“I want to provide as many little ones that are currently traveling with their parents/migrants from our current crisis [with] coloring books and colors.”

In June of 2018, Deborah discovered the Idealists of the World Facebook group, and that’s when the wheels began turning. “I bumped into the page and I read [Idealist founder] Ami’s first post, and I decided to follow, which I have loved doing.” It was through watching the group and seeing the work of idealists all over the world that Deborah not only realized that she was an idealist, but also that what she wanted to do for those migrant children was an important project. “I read for months what people were doing,” she says, “and I think you begin to identify when you find a group of people that are doing stuff like that.” Inspired, Deborah started thinking more deeply about how she could do her part for the boys and girls in the El Paso shelters. She knew she was on to something by providing coloring books, but she needed to find the best way to present it. “It took a lot of thinking,” she says, “of how to give it an identity so people would be at least receptive to the idea.”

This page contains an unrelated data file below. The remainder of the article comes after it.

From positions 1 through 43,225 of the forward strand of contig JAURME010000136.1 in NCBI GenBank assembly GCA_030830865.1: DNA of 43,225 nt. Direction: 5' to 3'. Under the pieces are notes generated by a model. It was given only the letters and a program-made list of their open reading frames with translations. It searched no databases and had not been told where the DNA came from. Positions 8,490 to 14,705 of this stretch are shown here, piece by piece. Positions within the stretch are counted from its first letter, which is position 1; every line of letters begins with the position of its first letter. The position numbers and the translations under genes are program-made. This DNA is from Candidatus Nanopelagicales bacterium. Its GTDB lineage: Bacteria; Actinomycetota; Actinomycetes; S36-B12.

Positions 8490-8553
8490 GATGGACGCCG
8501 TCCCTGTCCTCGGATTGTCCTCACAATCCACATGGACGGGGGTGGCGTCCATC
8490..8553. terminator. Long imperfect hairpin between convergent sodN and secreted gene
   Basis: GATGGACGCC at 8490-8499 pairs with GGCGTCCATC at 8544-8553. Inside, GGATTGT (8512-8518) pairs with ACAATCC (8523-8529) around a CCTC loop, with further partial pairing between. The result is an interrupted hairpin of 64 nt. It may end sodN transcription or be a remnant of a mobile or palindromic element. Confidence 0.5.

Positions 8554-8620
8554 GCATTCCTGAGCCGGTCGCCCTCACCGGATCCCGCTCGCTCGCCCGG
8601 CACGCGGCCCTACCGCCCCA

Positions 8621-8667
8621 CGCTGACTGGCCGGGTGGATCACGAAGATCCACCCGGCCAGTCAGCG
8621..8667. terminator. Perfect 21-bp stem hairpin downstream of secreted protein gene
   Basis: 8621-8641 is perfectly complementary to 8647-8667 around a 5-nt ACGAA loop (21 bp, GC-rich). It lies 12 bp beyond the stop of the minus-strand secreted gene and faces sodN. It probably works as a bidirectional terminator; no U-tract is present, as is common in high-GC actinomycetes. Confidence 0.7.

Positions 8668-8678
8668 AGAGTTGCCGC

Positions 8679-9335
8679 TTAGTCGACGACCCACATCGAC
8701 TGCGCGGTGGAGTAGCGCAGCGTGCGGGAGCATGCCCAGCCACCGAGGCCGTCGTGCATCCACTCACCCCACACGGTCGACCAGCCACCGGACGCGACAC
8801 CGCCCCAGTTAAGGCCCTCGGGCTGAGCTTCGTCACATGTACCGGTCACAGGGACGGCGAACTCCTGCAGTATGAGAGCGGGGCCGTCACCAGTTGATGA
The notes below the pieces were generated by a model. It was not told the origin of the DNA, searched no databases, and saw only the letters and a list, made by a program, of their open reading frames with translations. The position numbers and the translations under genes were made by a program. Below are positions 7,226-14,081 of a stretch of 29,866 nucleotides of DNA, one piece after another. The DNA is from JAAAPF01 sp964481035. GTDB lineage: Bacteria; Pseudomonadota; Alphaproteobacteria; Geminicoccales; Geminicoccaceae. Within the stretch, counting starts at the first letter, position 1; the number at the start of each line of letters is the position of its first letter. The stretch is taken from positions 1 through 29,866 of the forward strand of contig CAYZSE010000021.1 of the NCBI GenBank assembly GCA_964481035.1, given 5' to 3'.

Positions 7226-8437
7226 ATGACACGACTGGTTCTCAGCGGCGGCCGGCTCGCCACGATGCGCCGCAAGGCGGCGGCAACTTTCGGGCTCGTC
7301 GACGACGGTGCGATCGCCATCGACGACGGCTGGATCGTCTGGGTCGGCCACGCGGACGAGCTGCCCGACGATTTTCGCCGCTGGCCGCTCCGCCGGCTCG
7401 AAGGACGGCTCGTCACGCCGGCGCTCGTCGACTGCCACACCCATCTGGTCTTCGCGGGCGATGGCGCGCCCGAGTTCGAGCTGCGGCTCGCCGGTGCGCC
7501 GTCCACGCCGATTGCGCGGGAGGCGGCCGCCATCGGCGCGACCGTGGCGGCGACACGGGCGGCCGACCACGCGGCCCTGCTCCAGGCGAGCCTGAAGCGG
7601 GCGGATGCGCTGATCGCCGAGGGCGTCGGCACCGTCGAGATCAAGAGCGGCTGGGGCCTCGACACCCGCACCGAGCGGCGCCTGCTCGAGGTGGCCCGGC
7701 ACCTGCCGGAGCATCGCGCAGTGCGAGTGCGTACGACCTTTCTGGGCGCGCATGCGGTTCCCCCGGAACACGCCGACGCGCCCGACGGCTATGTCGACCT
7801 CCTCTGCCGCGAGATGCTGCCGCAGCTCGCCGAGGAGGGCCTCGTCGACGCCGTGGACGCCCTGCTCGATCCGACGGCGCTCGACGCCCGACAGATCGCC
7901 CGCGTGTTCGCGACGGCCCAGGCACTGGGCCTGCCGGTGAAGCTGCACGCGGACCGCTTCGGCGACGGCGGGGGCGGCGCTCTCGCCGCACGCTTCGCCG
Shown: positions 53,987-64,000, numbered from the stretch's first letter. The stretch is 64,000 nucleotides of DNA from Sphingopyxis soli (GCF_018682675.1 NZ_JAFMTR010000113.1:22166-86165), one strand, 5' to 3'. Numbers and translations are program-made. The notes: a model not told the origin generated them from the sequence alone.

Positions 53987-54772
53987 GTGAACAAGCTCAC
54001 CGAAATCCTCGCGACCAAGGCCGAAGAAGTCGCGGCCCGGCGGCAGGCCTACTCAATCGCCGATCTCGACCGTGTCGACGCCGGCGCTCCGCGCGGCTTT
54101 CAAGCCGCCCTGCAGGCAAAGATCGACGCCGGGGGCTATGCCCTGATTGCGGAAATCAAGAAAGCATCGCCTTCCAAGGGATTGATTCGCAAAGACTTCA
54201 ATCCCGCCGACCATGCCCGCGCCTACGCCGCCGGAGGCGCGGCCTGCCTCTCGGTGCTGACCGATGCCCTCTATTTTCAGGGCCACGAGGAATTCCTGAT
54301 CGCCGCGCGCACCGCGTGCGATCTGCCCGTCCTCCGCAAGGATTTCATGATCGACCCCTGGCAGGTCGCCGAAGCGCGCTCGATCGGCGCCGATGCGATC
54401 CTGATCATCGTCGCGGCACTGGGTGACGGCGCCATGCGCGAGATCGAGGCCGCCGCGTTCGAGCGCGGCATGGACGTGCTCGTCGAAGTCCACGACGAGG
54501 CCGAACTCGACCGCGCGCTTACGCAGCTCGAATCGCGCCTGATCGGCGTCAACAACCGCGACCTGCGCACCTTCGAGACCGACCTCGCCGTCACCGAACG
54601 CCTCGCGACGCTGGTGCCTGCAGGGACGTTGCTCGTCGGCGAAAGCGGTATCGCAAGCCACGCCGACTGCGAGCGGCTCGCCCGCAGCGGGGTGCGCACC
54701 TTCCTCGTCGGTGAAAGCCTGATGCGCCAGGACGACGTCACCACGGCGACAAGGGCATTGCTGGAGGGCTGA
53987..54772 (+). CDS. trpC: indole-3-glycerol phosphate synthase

The following April, Deborah posted in the Idealists of the World group to reveal her idea for Colors for the Children and outline her mission. “I am starting this little project with great expectations,” she wrote. “I want to provide as many little ones that are currently traveling with their parents/migrants from our current crisis [with] coloring books and colors.” The response was incredibly positive, with idealists jumping at the chance to donate to Deborah’s cause. “They are such good people,” Deborah says. “They don’t know me, and they have sent me these huge boxes, spent enormous amounts of money, and that means a lot. Even though it doesn’t seem very particular, it is, because that means that we’ve connected already, from one city to another.” Deborah also saw an opportunity in connecting Colors for the Children with Idealist Days. “I think because we can actually identify a day where we can do something good, where we can come together,” she says, “and you know that there are people throughout the world doing the same thing, it gives it more power—more significance.”

Donated crayons and coloring books for migrant children.

As a result of her post, Deborah collected 640 packs of crayons, 120 sketchbooks, and more than 400 coloring books from Idealists across the United States and from donors in El Paso. Her collections continued steadily through Idealist Day 5/5, and on 6/6, Deborah kicked off her first Facebook fundraiser. In less than 24 hours, she had exceeded her modest $100 goal, collecting $130 to put towards Colors for the Children. It's slow growth, but Deborah is confident in her trajectory. “I got a few messages that said, ‘Sorry I missed the timeframe you gave us. Next time.’ And so that’s why I’m thinking if I keep doing this and I keep being repetitive, it’ll grow. I just have to put a lot of patience into it.”